One of the main reasons for this sartorial shift was more mental than anything. I thought that conquering these trends each season would make me better at doing my job. If I was actually experiencing these new fads each season, I would then be able to properly expound on them to an audience of readers who are interested in the latest in style.

I now know that this mentality is so, so wrong.

Studying designers and brands, reading up on the newest collections, having an overall knowledge of the history of fashion and its contemporary place, as well as essentially having great fucking taste is really all I needed to excel at my job; not cop everything on sight.

Being stylish does not mean having a wardrobe that moves along with the world of fashion. There will always be new trends and there will always be people who will follow them. But there is still room for the few who respect a good trend when they see it and they leave it at that.

Now we're here with another spring/summer season upon us and the need to excessively layer up for fear of turning into a human popsicle is no more. I've somehow fallen back into this minimal wardrobe that existed in my previous life and I feel safe and still stylish. I am back to wearing the same pair of jeans all weekend and even leading into the workweek with no shame. I’ve dusted off the cobwebs from my DIY clothing rack and now pluck a random shirt off of it without a second thought of if it “goes.” 

I can’t give all the credit to serendipity or the impending New York heat waves, though; trends like the explosive normcore moment have played a part in this changeover. Yes, somehow, in a twisted way, following trends have led me into not following trends, again.

I’ve settled back into this personal uniform and this time I’m 100% dedicated to dressing like I am a long lost relative of the Olsen twins with just a little more melanin. Not to be misconstrued, I still gawk over the new arrivals section of my favorite online retailers like everyone else. But I’ve settled in this nest of white T-shirts and I don’t plan on leaving. Why should I?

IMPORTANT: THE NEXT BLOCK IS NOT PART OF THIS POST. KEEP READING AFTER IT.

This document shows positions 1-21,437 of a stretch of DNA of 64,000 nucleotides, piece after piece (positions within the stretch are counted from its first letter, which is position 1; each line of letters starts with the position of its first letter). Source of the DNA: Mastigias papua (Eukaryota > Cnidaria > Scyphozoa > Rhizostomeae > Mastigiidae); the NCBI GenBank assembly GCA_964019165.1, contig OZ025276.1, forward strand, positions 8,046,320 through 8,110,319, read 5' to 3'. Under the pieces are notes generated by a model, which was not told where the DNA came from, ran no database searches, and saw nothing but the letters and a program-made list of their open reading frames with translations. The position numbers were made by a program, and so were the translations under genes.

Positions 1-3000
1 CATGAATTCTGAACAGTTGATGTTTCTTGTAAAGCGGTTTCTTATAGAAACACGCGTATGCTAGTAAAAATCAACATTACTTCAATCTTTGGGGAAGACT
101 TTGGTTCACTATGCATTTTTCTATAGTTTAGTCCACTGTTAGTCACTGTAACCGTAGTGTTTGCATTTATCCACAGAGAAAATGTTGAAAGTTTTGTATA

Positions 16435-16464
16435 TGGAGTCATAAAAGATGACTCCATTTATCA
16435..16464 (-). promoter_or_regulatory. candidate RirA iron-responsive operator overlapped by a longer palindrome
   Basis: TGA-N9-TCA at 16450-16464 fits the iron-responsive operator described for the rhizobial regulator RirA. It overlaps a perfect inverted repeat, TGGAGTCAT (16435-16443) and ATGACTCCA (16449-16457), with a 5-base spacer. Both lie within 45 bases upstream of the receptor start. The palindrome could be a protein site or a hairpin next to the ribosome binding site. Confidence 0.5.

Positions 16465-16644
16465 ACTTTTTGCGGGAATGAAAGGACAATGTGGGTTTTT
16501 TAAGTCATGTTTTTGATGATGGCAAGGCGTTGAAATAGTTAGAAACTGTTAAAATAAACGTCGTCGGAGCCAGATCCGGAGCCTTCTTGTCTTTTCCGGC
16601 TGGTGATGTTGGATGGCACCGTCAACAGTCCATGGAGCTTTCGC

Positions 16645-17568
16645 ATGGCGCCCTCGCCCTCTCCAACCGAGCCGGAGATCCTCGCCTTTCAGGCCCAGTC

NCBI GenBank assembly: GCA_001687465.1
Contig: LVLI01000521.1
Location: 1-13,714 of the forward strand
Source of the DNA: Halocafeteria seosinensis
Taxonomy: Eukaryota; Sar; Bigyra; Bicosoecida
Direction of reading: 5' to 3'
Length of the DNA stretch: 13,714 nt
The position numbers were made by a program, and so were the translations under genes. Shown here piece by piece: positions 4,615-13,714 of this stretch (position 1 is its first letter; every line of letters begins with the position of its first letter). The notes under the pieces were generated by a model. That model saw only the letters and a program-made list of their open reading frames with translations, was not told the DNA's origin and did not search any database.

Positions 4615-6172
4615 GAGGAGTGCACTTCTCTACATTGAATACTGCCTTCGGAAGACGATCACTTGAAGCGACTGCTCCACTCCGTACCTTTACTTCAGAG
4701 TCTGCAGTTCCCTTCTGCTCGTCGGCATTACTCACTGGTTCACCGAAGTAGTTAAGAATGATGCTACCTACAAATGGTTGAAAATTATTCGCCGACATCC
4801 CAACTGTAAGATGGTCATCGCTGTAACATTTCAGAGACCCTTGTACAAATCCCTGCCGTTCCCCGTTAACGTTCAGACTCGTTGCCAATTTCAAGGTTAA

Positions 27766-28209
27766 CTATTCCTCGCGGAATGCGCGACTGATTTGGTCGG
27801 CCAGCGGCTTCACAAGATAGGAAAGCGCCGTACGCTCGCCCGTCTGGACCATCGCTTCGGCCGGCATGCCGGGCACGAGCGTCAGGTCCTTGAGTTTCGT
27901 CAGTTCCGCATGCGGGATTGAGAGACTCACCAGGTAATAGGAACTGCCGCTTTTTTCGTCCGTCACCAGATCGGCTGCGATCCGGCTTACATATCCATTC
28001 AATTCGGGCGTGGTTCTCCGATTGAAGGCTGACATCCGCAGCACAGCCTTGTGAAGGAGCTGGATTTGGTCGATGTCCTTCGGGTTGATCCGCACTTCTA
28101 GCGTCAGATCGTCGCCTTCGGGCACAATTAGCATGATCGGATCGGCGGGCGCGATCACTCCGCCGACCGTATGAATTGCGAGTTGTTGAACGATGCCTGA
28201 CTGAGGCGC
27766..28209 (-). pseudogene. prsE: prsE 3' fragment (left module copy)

After much trail and error, I now know what works for me and instead of a life hopping from one trend to next and fearing the notion of being left behind, I’d rather look like I just rolled out of bed and into a simple (but still of quality) white tee/button down/knit, a pair of jeans, and some shoes. If an occasion calls for something different, I’ll obviously tackle that when it comes.

I now know that I can maintain my uniform, be confident in it, and give no fucks if anyone is questioning if I am wearing the same shirt I had on yesterday. I’ve decided to live a sartorial life of being extremely selective of the items I purchase, investing in quality, classic items that I can wear for the next five years and not be scared of looking outdated or off-trend, because I will be above that. After all, most of your sartorial icons were known for a specific look that they stuck with in the midst of a changing world and wardrobe. 

I plan on making this minimal look my uniform for a very long time. Or until fall comes again and I fall back into a black hole that is trends, because I am a stylish guy with no will power when it comes to this fashion shit. Because like everyone out there who battles with constantly being barraged by the onslaught of new trends knows, the struggle is very real.

Corey Stokes is a Market Editor at Complex.
He enjoys compliments on his rack.
Follow him on Instagram and Twitter.